11/25/2011 Fair Grounds Race 1
#6 Jukin N Jivin was one of 2 first time starters, and was the only one getting blinkers.  In addition, trainer Bob Young is batting a respectable 15% with his first time starters. Both of these factors made Jukin N Jivin a must include in all wagers, but throw in the fact that he was 9-1, and pot just got a little sweeter.












 












11/25/2011 Fair Grounds Race 4
#5 Surley did not win, but with his 3rd place finish at 46-1, he turned a $49.40 exacta into a $1,487.20 trifecta (with the 8-5 favorite winning)!

























11/25/2011 Fair Grounds Race 6
The 6th race consisted of 10 runners, 7 of whom were making their debut, but #5 Table Three Ten was the only one wearing blinkers. As you can see, he cruised to a 5 ¼ length victory by running 6 furlongs in 1:10 2/5 and paying $11.00.
























In today’s simulcasting age it’s difficult to keep track of all the opportunities available at tracks coast to coast, but I would recommend watching the post parades of maiden races that you plan on betting and keeping a list of trainers that succeed with this angle on the circuits you follow to reap the rewards of this hidden gem.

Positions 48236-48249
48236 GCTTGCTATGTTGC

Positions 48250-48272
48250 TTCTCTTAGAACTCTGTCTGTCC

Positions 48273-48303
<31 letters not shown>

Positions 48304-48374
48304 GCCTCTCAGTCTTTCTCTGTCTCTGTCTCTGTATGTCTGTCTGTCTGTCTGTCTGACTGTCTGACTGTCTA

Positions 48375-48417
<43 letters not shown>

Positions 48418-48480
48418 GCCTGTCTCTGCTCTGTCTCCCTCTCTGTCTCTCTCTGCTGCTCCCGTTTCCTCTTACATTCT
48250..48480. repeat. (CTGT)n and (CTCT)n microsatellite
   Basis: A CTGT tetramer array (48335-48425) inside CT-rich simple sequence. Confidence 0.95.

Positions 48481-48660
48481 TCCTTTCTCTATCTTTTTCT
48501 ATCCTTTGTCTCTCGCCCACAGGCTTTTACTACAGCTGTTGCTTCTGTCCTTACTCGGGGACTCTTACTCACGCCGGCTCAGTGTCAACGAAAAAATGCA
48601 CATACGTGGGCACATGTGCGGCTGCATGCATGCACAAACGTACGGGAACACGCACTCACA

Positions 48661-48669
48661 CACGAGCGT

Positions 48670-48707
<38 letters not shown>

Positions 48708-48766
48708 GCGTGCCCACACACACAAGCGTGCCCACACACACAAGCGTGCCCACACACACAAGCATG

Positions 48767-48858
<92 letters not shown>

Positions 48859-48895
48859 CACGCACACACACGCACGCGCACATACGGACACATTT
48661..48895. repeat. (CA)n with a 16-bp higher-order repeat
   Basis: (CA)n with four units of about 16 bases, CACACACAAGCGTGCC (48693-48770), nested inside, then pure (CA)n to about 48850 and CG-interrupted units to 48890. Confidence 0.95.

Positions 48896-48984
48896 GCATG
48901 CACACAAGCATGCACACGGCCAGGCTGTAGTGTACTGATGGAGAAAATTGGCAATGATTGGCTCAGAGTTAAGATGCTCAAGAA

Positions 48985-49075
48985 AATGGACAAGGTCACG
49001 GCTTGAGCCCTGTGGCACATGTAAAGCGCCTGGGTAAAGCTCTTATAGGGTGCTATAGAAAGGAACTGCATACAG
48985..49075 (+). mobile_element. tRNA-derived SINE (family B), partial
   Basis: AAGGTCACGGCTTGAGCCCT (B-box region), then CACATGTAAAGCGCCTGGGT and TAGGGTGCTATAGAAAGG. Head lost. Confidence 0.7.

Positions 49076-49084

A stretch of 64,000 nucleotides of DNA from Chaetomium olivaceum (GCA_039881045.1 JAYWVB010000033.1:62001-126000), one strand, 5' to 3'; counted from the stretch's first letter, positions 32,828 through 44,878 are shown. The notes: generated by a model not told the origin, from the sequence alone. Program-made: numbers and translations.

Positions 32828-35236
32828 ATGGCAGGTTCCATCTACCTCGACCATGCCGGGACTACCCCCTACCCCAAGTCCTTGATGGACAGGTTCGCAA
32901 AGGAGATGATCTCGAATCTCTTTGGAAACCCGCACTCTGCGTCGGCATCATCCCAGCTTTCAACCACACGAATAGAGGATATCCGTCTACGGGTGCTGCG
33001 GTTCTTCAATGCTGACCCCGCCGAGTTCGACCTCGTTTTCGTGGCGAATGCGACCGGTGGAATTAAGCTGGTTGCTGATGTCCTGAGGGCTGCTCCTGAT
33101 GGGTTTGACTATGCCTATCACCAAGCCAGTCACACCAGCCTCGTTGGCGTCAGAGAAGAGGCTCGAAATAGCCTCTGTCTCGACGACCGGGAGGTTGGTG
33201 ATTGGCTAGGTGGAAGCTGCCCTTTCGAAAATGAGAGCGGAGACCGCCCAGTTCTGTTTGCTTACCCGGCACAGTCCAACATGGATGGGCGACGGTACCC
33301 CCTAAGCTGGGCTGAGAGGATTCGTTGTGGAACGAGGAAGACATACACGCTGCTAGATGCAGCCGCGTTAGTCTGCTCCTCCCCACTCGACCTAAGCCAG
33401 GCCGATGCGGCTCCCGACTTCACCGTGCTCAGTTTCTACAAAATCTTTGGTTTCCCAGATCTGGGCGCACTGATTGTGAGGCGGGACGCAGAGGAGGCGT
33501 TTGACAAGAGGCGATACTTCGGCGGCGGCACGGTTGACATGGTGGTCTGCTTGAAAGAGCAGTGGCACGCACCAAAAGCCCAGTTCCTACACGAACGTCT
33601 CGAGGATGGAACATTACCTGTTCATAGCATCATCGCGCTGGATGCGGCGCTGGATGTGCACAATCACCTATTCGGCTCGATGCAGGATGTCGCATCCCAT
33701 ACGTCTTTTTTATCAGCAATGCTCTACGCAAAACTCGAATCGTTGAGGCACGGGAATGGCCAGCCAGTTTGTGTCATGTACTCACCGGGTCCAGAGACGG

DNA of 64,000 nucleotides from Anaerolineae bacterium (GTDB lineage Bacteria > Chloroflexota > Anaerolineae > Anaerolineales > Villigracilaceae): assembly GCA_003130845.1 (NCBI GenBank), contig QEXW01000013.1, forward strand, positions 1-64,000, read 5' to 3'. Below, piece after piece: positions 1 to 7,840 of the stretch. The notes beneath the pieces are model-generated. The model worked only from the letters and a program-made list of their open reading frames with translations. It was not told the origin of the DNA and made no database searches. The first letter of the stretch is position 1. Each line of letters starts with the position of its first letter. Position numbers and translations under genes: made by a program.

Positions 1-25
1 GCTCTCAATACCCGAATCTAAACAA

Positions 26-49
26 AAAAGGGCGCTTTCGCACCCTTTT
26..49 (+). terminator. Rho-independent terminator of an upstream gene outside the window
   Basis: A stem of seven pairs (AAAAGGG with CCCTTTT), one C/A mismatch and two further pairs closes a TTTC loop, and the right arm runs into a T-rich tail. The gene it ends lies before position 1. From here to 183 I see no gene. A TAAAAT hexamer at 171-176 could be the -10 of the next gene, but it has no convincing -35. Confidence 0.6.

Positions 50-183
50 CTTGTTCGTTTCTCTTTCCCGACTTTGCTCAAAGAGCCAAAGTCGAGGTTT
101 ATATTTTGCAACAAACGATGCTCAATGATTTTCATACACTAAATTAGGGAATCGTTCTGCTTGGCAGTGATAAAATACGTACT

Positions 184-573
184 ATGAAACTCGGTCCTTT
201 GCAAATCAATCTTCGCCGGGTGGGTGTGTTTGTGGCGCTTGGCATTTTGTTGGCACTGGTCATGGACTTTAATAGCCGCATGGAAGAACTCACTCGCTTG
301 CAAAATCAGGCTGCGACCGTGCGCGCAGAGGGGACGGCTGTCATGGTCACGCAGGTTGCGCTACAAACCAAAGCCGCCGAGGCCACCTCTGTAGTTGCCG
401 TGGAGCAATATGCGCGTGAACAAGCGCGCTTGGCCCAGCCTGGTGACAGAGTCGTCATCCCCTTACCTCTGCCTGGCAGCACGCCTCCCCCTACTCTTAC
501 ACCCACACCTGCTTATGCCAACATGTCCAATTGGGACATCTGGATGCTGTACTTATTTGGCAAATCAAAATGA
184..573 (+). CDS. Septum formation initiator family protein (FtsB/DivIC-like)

Please be sure to follow me on Twitter-@Cappercorner and/or friend me on facebook.com to continue the horse racing conversation!

Race Charts provided by the Daily Racing Form

 

What the Nation is saying about Going Under the Hood to Find a Winner...

Blinkers On is Always something to look at for young horses. It comapres to first time lazix for the Europeans which are my favorite and most profitable type to bet because they are finally not bleeding internally and suffering like they were when they were in Europe without the medication.
Cashed big on table three ten. I saw a rock sold pedigree and 4 straight quality works. I watched the post parade to see if he looked game also and he did. But I often wonderedmthat same question you asked the pros. I actually figured if they ran with them in workouts it would not be considered blinkers on. Great advice and a quality angle on the babies. If I had that angle it may have been a bigger cash. Either way Table Three Ten could be a quality over night stakes/ grade 3 type horse for next year. he is going to get some more of my money.